Rocket Men in Red Tape
The bill that would have allowed passengers on private spacecraft on a "fly at your own risk" basis appears to be dead this year, MSNBC reports. (The X-Prize winning SpaceShipOne was licensed only for crew.) The sticking point with the House Transportation Committee is passenger safety:
The FAA's role in monitoring the safety of suborbital spaceflights became a key issue in the congressional negotiations. The industry argued for less restrictive standards, saying that the FAA should be concerned with safeguarding only the uninvolved public. But some of the parties involved in the Capitol Hill negotiations pressed for the FAA to watch out for the safety of the crew and passengers as well.
…last week's compromise…called for the FAA to consider crew and passenger safety only if the spacecraft in question "has already been shown in real flights to cause problems"—for example, if there were deaths, serious injuries or close calls.
That provision would apply for eight years, to give the suborbital space industry a chance to mature, just as commercial aviation matured relatively free from regulation in the early barnstorming era. Starting in 2012, the FAA could regulate the industry however it saw fit, [House Science Committee chief of staff David] Goldston said.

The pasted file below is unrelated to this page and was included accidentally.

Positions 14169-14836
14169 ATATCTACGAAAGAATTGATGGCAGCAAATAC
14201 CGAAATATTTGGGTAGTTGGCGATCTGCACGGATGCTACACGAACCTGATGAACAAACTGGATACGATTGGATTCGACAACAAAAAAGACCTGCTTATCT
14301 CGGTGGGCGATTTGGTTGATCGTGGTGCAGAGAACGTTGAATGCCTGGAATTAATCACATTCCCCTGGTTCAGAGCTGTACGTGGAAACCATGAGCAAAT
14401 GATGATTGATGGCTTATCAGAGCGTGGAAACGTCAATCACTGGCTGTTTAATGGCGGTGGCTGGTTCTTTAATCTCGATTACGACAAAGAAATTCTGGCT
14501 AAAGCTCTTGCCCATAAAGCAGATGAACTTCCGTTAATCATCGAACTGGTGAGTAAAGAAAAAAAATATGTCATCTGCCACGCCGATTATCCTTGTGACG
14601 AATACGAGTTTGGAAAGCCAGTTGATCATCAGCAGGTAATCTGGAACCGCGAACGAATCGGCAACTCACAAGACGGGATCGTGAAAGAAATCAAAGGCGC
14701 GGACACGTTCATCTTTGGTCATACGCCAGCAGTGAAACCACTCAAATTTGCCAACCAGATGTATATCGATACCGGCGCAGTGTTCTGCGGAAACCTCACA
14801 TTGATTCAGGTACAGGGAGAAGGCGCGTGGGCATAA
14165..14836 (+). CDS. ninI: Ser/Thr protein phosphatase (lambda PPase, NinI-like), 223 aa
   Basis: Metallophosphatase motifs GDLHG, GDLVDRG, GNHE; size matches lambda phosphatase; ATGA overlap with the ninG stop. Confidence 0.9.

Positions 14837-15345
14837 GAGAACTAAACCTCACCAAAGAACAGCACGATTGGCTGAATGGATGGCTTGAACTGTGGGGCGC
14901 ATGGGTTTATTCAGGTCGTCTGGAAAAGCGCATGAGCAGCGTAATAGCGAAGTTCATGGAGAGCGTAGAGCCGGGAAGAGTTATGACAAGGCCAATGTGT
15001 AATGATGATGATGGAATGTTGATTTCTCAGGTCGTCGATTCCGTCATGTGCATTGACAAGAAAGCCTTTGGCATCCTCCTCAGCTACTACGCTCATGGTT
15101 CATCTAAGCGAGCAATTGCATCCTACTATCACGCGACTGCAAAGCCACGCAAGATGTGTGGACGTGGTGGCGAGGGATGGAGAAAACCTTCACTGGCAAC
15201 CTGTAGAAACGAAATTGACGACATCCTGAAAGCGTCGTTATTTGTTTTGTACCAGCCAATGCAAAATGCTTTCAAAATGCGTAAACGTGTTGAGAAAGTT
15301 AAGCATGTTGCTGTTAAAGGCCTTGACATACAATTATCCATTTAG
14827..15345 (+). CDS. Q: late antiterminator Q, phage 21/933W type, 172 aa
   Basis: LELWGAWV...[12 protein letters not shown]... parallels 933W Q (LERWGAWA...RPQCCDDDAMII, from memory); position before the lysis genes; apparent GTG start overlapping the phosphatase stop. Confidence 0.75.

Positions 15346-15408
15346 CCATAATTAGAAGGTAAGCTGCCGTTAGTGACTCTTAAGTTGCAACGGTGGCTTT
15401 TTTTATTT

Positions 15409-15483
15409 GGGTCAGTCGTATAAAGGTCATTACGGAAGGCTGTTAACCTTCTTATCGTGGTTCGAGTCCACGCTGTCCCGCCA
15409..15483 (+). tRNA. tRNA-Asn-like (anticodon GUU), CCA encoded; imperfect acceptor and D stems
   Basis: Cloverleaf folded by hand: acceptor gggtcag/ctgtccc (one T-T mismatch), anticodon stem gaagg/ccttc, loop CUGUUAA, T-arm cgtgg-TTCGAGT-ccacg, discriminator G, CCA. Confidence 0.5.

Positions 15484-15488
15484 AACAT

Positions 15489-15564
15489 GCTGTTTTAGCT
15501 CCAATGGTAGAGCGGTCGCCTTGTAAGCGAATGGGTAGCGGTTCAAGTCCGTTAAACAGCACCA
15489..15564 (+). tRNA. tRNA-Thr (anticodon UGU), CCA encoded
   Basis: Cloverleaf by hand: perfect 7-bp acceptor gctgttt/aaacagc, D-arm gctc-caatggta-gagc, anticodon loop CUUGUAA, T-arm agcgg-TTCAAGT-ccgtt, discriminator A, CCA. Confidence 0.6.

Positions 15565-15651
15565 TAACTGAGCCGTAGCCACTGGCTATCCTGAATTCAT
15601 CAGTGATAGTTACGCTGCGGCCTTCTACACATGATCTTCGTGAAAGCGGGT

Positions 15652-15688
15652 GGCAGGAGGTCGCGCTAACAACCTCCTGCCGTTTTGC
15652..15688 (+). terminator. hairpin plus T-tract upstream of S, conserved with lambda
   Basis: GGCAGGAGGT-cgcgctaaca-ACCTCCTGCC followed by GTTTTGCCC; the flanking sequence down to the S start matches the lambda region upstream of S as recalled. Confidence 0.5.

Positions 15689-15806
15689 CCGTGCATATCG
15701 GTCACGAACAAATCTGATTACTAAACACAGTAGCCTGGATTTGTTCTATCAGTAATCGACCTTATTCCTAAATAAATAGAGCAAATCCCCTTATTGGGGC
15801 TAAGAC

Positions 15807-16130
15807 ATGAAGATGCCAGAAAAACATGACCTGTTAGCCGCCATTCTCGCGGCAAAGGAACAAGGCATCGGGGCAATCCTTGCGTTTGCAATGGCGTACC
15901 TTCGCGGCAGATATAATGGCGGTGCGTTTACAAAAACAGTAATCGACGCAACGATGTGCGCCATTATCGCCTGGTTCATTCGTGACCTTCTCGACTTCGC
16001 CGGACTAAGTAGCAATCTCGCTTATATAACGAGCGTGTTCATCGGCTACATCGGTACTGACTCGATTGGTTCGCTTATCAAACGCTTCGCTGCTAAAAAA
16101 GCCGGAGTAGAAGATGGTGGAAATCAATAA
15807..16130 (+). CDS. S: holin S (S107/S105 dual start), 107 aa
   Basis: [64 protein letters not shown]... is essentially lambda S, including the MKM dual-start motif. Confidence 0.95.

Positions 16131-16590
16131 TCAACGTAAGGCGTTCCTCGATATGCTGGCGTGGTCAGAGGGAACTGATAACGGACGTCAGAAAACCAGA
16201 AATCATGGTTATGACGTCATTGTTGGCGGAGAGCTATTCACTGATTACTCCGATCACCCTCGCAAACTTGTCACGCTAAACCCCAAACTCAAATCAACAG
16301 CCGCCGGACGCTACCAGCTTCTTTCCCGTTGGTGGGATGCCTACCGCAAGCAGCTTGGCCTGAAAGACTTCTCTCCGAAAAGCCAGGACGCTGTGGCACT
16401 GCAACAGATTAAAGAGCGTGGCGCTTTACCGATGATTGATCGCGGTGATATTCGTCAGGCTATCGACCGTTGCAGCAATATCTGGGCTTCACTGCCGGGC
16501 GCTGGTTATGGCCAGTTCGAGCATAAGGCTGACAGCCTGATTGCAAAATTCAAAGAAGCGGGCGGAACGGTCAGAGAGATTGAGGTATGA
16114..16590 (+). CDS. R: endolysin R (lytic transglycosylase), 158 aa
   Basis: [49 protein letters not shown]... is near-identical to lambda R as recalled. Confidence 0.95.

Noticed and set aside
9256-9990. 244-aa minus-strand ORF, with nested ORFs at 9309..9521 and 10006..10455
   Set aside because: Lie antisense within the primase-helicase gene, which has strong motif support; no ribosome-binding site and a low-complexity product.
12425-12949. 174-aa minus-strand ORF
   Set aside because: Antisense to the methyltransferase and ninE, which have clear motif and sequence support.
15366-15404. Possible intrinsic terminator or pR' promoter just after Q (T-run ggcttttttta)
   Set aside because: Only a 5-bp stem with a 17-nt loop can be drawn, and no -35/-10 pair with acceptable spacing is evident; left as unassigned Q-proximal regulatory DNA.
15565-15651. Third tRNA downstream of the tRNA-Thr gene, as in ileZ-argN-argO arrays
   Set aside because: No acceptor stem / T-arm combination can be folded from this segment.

When the Transportation Committee looked at the compromise, the language on safety regulations stuck out like a "red flag that was waving brightly," [Committee director of communications Steve] Hansen said.
"The FAA could not administer safety regulations unless someone is killed on one of these flights, until 2012. A provision like that in itself, we believe, requires a more serious explanation than what we've received so far," Hansen said.
The long article explains most of the twists and turns the legislation, H.R. 3752, has taken, and is worth checking out in its entirety.